A sump pump is a necessary piece of equipment that can protect against basement flooding. But, as with any household necessity, it can be finicky. If you’ve noticed your sump pump is running constantly, then you may have an issue with your hands. In this article, we help you identify why your sump pump is constantly running and tell you what you should do about it.
Unfortunately, your sump pump can be continuously running for several different reasons, depending on the conditions of your environment and the sump pump itself.
A continuously running sump pump usually indicates a problem with plumbing, but the specific problem can vary. Potential issues include stuck sump pump switches, a broken check valve, continuous flooding underneath your home, a sump pump that is too big or too small, and more. The important part is identifying your specific issue and rectifying it the right way. Below, we show you just how to do this.
Purpose of a Sump Pump
To understand why your sump pump won’t stop running, you need a basic understanding of the machine’s purpose and how it works.
A sump pump protects your basement (or the lowest part of your home) from flooding. A sump pump requires the installation of the pump itself and the construction of a sump pit that collects water for the sump pump. Water flows into the sump basin from drains in your house and from natural sources (ie. ground water through the soil).
This water pools and collects in the pit, and the sump pump pumps the water away from your home. It gets rid of the water before it rises to a high enough level to flood your basement, crawlspace, or cellar.
A sump pump can protect against flooding, mold, mildew, and a variety of other issues. But what if your sump pump won’t stop pumping?
Reasons Your Sump Pump is Running Non-Stop
Now that we understand how a sump pump system works, what should you do if your sump pump won’t stop running? It’s pretty easy to tell if your sump pump is running continuously, as you can hear it while standing near the sump pit. It’s a problem that needs to be addressed right away because the pump will eventually run out of juice and stop working altogether.
But before you can solve the problem with your sump pump system, you need to know what is causing it. Here’s a breakdown of the potential reasons this is happening:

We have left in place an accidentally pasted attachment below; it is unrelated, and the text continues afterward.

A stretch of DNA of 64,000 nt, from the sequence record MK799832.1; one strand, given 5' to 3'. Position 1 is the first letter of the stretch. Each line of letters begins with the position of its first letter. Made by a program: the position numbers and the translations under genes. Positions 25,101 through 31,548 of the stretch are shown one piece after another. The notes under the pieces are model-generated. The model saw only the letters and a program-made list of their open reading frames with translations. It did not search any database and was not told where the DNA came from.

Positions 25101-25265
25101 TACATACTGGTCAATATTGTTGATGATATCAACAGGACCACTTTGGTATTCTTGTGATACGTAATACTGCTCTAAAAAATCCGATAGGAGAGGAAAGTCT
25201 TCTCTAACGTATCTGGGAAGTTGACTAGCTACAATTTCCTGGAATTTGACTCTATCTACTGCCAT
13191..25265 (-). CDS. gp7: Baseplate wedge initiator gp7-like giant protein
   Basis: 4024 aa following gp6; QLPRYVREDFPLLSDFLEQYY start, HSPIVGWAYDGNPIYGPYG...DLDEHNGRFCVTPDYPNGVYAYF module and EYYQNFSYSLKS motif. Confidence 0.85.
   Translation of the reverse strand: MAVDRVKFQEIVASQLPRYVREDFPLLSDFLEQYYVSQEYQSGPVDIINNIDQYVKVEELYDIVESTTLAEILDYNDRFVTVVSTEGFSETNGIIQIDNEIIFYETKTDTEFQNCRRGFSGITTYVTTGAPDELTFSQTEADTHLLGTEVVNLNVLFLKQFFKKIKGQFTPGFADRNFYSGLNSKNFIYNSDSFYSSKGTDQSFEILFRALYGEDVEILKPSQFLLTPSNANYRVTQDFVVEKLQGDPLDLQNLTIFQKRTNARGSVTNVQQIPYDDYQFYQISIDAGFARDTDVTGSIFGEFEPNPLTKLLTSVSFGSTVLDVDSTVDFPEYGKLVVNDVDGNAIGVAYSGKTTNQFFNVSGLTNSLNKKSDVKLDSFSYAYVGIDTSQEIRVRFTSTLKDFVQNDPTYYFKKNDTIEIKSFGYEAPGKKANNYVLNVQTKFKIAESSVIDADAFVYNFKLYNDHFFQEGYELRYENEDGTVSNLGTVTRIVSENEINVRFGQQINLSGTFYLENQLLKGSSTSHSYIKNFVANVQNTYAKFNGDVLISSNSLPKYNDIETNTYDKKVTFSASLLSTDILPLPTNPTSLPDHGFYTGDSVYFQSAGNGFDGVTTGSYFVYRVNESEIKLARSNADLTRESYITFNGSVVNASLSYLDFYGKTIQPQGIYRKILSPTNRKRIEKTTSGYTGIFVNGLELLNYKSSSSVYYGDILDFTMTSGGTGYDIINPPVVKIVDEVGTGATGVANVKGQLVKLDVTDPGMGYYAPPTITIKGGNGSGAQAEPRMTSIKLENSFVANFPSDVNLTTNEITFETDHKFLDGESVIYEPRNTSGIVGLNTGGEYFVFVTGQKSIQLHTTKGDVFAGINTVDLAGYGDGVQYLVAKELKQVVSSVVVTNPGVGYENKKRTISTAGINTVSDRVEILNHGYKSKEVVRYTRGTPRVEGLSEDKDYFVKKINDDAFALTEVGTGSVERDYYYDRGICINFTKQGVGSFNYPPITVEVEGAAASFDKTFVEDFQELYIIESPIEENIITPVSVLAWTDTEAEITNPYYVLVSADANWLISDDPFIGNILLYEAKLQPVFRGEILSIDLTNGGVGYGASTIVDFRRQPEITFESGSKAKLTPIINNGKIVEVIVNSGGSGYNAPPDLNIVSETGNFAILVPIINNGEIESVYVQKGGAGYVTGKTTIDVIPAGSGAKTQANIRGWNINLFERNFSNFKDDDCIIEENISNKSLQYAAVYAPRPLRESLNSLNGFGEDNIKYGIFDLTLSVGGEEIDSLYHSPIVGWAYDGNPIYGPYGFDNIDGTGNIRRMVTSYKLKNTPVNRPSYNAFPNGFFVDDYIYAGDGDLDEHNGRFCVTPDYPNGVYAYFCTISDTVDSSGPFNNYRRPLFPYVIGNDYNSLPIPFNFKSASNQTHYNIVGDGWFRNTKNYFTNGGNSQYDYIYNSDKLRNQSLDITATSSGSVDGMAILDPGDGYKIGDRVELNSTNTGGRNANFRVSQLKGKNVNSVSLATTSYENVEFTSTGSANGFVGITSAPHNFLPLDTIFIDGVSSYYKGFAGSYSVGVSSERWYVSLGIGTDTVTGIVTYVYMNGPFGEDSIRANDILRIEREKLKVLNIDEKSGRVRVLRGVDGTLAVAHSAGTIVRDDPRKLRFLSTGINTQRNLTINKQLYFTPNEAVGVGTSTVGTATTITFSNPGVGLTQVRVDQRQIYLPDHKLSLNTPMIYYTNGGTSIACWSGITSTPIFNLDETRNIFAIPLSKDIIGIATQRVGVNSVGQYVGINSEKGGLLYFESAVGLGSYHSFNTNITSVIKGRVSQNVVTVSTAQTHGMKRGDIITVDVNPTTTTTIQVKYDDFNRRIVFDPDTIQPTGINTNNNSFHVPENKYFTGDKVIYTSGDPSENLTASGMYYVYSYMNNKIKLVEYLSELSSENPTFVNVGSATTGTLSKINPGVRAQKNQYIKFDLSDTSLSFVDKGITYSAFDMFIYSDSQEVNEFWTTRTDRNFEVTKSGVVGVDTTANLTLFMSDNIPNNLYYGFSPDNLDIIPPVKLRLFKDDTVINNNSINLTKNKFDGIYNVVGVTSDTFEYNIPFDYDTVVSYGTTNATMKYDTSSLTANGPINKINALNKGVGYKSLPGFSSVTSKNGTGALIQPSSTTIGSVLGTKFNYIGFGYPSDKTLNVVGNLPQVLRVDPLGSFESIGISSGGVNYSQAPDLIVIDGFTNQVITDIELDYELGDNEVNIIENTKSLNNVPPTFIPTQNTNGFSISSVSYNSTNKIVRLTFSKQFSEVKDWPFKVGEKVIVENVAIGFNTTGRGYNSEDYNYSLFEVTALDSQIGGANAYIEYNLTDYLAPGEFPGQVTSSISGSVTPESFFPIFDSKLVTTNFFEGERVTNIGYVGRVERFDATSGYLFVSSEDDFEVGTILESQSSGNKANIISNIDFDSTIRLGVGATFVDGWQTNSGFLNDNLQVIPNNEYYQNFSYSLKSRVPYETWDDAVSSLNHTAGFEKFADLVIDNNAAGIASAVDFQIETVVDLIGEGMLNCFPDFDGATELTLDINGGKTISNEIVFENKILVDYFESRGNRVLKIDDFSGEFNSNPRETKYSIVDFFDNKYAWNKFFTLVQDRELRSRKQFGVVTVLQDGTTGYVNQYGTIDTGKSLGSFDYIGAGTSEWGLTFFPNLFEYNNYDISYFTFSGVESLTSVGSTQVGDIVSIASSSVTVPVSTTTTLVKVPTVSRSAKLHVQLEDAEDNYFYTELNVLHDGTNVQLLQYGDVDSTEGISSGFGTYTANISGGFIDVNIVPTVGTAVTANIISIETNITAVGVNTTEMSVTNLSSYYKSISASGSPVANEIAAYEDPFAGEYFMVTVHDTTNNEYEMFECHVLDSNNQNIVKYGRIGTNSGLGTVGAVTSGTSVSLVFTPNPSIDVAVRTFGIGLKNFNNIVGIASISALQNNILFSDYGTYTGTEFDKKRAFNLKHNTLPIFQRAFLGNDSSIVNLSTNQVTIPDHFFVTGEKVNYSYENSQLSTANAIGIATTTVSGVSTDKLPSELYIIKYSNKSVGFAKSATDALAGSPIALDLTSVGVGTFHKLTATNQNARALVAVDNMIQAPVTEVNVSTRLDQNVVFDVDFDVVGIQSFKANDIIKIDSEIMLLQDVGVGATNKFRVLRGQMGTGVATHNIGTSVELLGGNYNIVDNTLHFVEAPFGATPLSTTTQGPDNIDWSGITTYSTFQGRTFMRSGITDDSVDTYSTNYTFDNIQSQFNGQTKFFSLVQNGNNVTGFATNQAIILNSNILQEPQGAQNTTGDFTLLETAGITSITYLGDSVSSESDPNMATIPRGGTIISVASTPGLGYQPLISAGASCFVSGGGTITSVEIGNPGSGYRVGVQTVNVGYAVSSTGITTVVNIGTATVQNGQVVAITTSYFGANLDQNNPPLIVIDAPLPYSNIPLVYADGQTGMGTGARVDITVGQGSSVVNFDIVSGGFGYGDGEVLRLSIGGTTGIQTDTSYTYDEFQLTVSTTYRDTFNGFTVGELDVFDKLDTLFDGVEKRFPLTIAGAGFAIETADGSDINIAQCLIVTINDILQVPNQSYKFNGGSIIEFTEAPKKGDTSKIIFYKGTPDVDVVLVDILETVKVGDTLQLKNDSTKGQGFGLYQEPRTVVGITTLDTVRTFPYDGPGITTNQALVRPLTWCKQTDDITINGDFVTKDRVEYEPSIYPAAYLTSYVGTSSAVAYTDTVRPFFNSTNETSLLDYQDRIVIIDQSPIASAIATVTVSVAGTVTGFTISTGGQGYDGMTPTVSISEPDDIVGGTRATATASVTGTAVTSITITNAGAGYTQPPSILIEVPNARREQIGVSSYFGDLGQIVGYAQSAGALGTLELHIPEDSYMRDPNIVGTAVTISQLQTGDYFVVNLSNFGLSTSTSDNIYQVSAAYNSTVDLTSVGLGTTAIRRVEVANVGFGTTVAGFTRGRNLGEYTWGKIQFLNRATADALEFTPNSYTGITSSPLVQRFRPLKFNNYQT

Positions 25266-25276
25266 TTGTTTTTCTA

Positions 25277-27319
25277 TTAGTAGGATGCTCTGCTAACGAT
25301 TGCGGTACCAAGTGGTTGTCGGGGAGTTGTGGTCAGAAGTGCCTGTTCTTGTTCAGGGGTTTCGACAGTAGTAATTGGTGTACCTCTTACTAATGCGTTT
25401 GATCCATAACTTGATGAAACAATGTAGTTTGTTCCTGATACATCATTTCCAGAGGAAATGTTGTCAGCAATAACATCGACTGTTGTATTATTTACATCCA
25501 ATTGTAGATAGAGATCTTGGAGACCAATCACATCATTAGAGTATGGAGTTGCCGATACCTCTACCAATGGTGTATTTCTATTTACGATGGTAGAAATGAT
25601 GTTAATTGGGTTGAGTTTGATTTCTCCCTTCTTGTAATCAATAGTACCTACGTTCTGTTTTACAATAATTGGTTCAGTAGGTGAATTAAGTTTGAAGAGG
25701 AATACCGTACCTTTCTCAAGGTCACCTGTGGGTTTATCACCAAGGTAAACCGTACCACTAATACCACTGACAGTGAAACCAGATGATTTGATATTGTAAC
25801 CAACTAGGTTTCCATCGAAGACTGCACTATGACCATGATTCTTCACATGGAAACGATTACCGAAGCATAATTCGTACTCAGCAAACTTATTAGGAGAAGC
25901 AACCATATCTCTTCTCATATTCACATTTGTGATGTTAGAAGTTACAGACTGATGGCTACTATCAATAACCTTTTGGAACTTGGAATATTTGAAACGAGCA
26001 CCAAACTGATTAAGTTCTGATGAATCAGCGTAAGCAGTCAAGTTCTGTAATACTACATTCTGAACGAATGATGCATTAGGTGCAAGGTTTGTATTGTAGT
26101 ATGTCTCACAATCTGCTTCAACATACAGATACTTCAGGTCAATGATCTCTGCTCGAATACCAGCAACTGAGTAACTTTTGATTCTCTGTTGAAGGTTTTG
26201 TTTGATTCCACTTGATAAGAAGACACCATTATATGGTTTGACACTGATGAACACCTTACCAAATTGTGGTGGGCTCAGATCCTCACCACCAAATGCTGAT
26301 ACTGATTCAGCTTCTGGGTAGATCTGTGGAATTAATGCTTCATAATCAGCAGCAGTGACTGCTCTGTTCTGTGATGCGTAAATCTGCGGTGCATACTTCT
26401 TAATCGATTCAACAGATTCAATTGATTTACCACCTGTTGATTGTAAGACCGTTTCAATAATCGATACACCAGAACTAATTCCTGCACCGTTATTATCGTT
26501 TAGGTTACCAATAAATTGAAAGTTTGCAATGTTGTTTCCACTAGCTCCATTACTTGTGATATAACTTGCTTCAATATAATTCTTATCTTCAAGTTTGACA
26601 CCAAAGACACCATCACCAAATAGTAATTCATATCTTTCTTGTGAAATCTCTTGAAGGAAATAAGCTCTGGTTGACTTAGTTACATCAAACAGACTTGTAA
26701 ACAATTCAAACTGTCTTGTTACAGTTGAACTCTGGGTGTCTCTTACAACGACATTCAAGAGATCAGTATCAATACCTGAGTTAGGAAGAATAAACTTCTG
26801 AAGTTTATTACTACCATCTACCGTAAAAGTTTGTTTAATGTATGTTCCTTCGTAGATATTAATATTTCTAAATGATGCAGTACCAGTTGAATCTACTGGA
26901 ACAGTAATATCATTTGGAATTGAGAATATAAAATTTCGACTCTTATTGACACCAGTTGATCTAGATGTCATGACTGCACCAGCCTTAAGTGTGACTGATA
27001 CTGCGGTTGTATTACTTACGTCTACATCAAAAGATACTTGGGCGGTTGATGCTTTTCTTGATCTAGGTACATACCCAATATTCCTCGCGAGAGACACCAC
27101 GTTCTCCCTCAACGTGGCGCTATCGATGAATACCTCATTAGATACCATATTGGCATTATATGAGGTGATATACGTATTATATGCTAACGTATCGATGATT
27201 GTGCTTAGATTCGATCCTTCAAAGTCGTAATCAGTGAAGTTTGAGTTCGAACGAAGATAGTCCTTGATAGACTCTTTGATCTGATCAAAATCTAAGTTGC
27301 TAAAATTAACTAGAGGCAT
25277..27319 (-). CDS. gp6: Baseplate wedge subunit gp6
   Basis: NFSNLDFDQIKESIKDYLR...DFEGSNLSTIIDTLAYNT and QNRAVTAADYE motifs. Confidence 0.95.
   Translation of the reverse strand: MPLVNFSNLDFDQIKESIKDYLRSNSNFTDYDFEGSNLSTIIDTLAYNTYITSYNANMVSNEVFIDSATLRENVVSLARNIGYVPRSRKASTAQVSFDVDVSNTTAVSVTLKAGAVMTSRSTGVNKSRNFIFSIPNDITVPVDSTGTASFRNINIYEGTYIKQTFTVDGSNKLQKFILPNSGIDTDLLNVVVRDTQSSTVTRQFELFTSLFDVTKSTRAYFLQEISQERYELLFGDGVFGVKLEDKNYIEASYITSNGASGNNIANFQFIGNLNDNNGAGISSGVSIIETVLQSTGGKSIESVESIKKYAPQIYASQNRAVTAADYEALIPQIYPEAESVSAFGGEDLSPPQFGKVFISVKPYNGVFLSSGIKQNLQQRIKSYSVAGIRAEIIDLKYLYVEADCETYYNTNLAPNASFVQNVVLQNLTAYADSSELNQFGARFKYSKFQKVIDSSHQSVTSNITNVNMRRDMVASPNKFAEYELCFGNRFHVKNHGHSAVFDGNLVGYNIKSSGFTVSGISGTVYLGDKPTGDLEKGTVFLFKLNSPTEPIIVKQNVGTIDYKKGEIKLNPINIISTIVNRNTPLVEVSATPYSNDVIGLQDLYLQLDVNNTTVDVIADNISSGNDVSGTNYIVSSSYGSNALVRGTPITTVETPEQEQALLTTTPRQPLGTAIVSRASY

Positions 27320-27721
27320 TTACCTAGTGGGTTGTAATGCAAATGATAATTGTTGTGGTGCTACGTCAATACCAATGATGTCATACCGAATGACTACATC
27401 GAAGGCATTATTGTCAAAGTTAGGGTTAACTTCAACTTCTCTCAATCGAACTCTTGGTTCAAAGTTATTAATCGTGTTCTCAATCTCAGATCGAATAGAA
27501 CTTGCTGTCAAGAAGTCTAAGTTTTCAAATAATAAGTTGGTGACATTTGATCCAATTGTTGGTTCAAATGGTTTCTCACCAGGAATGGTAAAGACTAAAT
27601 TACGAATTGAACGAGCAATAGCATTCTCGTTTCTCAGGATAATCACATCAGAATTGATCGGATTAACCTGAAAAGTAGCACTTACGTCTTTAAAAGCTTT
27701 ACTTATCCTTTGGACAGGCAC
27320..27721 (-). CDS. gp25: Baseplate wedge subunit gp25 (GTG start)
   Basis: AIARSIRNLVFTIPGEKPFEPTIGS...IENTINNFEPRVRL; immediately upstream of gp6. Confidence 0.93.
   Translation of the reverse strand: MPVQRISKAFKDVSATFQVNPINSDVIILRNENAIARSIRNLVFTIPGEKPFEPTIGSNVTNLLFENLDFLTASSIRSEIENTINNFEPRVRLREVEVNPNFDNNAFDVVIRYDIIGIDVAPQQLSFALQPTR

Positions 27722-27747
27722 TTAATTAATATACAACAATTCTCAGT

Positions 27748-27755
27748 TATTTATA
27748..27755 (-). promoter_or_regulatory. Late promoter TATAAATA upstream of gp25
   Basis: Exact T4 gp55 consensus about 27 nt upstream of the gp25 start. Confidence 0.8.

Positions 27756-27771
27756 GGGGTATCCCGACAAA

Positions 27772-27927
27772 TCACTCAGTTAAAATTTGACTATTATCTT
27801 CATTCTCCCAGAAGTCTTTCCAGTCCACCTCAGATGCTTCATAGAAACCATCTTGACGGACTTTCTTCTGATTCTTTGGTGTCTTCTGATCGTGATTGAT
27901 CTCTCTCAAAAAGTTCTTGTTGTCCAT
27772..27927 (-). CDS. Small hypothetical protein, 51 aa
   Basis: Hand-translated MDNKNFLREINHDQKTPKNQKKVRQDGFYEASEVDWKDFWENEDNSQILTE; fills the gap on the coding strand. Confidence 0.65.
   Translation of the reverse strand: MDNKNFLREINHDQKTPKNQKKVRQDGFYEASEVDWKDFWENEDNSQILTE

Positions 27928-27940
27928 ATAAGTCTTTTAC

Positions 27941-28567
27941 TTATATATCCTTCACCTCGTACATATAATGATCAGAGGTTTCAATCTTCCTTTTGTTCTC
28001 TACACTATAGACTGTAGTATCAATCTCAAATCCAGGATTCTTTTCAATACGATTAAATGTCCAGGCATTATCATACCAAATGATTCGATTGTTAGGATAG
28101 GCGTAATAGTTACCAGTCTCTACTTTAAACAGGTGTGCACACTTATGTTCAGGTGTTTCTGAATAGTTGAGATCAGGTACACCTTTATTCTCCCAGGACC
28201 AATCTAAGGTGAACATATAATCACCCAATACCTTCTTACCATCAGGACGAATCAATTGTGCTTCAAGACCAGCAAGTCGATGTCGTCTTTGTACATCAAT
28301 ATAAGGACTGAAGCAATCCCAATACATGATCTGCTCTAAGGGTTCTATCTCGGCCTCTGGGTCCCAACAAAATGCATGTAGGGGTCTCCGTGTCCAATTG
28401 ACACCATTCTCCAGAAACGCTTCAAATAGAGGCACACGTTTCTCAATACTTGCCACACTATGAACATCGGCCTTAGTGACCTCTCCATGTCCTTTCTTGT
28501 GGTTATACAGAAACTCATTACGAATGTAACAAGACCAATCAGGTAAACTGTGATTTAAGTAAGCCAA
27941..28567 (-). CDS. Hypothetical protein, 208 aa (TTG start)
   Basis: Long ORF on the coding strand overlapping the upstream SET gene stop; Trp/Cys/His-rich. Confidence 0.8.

Stuck Float Switches: This is the most likely reason your sump pump won’t stop. The float switch on your sump pump is triggered when the sump pump needs to pump away water. If this switch becomes jammed, it will stick in the on position, and your pump will run continuously. Unfortunately, this can be a problem within a problem, and the switch can stick for a few different reasons, including:
The sump pit becomes clogged up with dirt and debris, which eventually works its way onto the sump pump and clogs the switch. This type of clog naturally happens over time, but it’s especially likely if the sump pit has no sealed cover. It’s surprisingly common for a sump pit to have an open-air top, allowing dirt and debris to flow into the pit.
Your sump pump was poorly constructed and the switch became jammed over time.
Your sump pump was poorly constructed, and the switch became jammed over time.
The pump isn’t bringing water and debris far enough from your home, allowing it to flow right back and clog up the machine.
Whatever the case, if you think your sump pump switch is clogged, inspect the pump itself to see whether this is the issue (or have a professional do it for you). If the issue is a poorly constructed pump or a poorly constructed pit, the repair process might be more extensive.
Size of the Pump/Pit: Your sump pump or sump pit may be improperly suited to the job. If your pump isn’t powerful enough to handle the water levels, it may need to run continuously just to get the job done. Alternatively, if your sump pit is too small, it may fill up too fast, causing the pump to run continuously. The solution to either problem is pretty extensive. You’ll require a more powerful sump pump, a larger pit, or both!
Leak or Natural Causes: It might also be the case that your sump pit is filling up faster than normal, which is caused by an issue with your home’s plumbing or with exterior water sources.
If it’s an issue with your plumbing, then there may be an underground leak. Some pipes beneath your house may have burst, causing water to flow into the pit continuously. This issue must be addressed by a professional immediately.
Water/Precipitation: Your area may simply receive too much precipitation/water for the size of your pit, causing the pit to fill up too frequently. In this case, you will likely have to expand the pit so it puts less pressure on the sump pump.
Valve Failure: The check valve prevents water from flowing backward into your sump pump, back into the sump pit. The sump pump has to pump water directly upward so that it can reach pipes that carry it to the outside of your home. The check valve is what prevents downward flow back into the pit. If this valve isn’t working, then the pump may be repeating its work over and over again.
If this is the issue, you’ll have to get your pump inspected, and the check valve will have to be repaired (or you need a new pump altogether).
As you can see, the issue might be complex, or it might be somewhat straightforward. Either way, you have to get this issue checked by a professional who can identify your problem and find the solution.